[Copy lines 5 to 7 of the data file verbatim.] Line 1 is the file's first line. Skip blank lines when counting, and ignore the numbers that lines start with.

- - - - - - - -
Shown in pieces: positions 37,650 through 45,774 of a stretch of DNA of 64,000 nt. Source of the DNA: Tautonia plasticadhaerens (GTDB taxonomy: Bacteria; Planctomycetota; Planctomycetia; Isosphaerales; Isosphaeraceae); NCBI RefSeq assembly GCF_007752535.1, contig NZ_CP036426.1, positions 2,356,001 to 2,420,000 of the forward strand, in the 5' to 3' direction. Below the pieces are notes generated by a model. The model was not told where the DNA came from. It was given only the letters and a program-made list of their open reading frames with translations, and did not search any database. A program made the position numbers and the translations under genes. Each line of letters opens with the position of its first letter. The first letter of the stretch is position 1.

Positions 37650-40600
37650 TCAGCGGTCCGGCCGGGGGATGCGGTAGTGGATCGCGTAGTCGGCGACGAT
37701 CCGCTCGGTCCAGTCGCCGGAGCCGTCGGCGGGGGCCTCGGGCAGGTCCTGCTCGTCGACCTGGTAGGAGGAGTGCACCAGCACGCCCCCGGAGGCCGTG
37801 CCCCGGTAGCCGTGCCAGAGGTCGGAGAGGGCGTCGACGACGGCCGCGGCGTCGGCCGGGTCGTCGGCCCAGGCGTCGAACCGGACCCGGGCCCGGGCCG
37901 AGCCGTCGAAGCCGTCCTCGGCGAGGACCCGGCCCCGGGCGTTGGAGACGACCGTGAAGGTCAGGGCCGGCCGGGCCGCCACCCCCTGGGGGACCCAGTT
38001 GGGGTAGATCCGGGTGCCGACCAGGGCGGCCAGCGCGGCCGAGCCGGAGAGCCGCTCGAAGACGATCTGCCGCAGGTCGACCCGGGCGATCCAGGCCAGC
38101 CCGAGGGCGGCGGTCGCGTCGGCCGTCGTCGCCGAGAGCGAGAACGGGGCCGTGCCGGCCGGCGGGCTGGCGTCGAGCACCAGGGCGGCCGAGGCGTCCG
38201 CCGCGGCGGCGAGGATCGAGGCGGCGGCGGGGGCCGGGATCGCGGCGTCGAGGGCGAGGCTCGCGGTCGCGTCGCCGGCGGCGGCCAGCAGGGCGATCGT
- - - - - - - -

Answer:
37801 CCCCGGTAGCCGTGCCAGAGGTCGGAGAGGGCGTCGACGACGGCCGCGGCGTCGGCCGGGTCGTCGGCCCAGGCGTCGAACCGGACCCGGGCCCGGGCCG
37901 AGCCGTCGAAGCCGTCCTCGGCGAGGACCCGGCCCCGGGCGTTGGAGACGACCGTGAAGGTCAGGGCCGGCCGGGCCGCCACCCCCTGGGGGACCCAGTT
38001 GGGGTAGATCCGGGTGCCGACCAGGGCGGCCAGCGCGGCCGAGCCGGAGAGCCGCTCGAAGACGATCTGCCGCAGGTCGACCCGGGCGATCCAGGCCAGC